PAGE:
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Back to 2014_09__ICS_Para mejorar las vidas de los pobres necesitamos datos científicos que demuestren las teorías

"To improve the lives of the poor we need data scientists to prove the theories."

Prakarsh Singh, Adjunct Professor of Amherst College, gave a course on econometrics in the world of development at the III Development Week.

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PHOTO: Carlota Cortés
09/06/14 18:34 Carlota Cortés

"More and more people are realizing that to improve the lives of the poor we need data scientists to prove on the ground the theories that are being proposed," Prakarsh Singh, Adjunct Professor of Amherst College (USA). The expert gave the ten-hour course 'Applied Econometrics and Development' at the III Development Week, an international congress on poverty and development organized by the Navarra Center for International Development of Institute for Culture and Society (ICS).

From agreement with the professor, the research in the world of development entails many challenges, among which is the collection of data through a randomized experiment that requires time, funding and contact with local organizations.

"Usually," he said, "a randomized experiment lasts 18 months. If it can't be done, you can get the data from other sources such as the government or surveys". However, he stressed that aspects such as corruption or poor collection of data can affect the results and that, in addition, there are countries such as the Democratic Republic of Congo, Eritrea or some areas of Zimbabwe where the microeconomic data are non-existent.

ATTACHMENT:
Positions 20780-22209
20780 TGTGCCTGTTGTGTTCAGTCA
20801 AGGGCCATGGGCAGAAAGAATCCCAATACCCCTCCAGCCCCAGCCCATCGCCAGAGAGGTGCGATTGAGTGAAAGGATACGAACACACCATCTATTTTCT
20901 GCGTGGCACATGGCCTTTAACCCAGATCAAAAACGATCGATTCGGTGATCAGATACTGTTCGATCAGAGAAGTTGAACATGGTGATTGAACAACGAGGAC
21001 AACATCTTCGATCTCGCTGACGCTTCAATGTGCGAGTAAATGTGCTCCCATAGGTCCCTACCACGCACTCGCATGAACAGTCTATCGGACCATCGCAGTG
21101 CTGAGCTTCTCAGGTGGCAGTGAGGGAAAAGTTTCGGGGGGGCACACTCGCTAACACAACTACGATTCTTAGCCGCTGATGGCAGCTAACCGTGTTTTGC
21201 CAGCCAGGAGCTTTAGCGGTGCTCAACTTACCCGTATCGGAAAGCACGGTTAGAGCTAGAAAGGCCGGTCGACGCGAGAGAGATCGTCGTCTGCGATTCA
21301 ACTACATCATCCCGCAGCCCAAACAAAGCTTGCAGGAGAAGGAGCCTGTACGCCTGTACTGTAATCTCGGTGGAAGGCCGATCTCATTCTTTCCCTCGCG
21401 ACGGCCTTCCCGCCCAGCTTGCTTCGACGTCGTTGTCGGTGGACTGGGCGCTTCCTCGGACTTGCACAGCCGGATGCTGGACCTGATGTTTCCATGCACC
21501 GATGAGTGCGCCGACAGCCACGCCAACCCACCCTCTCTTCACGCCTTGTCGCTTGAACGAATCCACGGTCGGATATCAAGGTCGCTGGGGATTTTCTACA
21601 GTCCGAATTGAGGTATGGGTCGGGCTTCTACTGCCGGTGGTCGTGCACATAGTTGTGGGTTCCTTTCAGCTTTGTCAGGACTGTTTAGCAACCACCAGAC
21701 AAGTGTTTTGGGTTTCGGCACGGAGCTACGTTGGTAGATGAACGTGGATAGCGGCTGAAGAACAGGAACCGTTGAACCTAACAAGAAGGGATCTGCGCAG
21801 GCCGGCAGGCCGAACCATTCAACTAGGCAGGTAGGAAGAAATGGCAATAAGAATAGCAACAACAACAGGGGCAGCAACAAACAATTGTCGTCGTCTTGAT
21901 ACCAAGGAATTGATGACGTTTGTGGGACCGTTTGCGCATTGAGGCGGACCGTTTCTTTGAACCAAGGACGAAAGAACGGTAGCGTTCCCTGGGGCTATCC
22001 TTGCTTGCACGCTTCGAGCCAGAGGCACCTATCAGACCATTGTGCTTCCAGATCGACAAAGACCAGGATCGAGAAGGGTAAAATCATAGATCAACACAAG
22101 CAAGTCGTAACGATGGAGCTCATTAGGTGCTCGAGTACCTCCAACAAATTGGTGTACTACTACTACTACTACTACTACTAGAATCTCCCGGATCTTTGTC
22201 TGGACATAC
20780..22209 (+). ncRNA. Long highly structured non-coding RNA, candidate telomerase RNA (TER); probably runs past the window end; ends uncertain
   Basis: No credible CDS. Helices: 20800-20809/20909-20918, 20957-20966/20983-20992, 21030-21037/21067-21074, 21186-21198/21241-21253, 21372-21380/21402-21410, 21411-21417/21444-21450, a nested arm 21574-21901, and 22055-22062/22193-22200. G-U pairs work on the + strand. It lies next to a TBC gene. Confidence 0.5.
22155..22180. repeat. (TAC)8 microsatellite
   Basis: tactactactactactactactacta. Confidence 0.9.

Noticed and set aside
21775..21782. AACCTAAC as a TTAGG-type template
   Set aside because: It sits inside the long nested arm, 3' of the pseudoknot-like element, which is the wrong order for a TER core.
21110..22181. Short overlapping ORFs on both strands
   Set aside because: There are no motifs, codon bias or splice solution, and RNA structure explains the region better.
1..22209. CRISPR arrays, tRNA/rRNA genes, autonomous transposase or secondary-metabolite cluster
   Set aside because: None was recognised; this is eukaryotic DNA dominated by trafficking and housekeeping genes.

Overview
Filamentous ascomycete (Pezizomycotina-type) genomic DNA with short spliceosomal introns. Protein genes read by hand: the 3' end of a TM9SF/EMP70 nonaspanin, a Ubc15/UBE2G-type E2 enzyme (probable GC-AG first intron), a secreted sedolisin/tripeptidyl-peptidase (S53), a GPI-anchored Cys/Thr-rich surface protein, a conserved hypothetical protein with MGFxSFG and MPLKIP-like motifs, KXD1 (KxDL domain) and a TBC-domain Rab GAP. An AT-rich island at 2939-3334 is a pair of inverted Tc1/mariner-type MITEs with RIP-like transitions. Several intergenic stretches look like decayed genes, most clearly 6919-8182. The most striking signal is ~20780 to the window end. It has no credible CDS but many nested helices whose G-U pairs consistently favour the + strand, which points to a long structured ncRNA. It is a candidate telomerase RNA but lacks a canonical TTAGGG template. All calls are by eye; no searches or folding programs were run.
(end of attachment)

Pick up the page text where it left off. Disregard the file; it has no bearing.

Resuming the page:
New opportunities in research

"At research there are also new opportunities, especially those brought about by technological improvements. For example, the geographic information system (GIS) is a great advance when it comes to storing and managing data," he emphasized. Thanks to these advances, not only is the collection of data simpler and more accurate, but some new variables that could not be quantified before can also be measured.

The course attendees were mostly students and professors from School of Economics at the University of Navarra. "The participants already had an advanced theoretical knowledge , but I wanted to teach them how to apply those concepts to the real world, how they can design their own experiments and what to do once they already have all the data", he finished.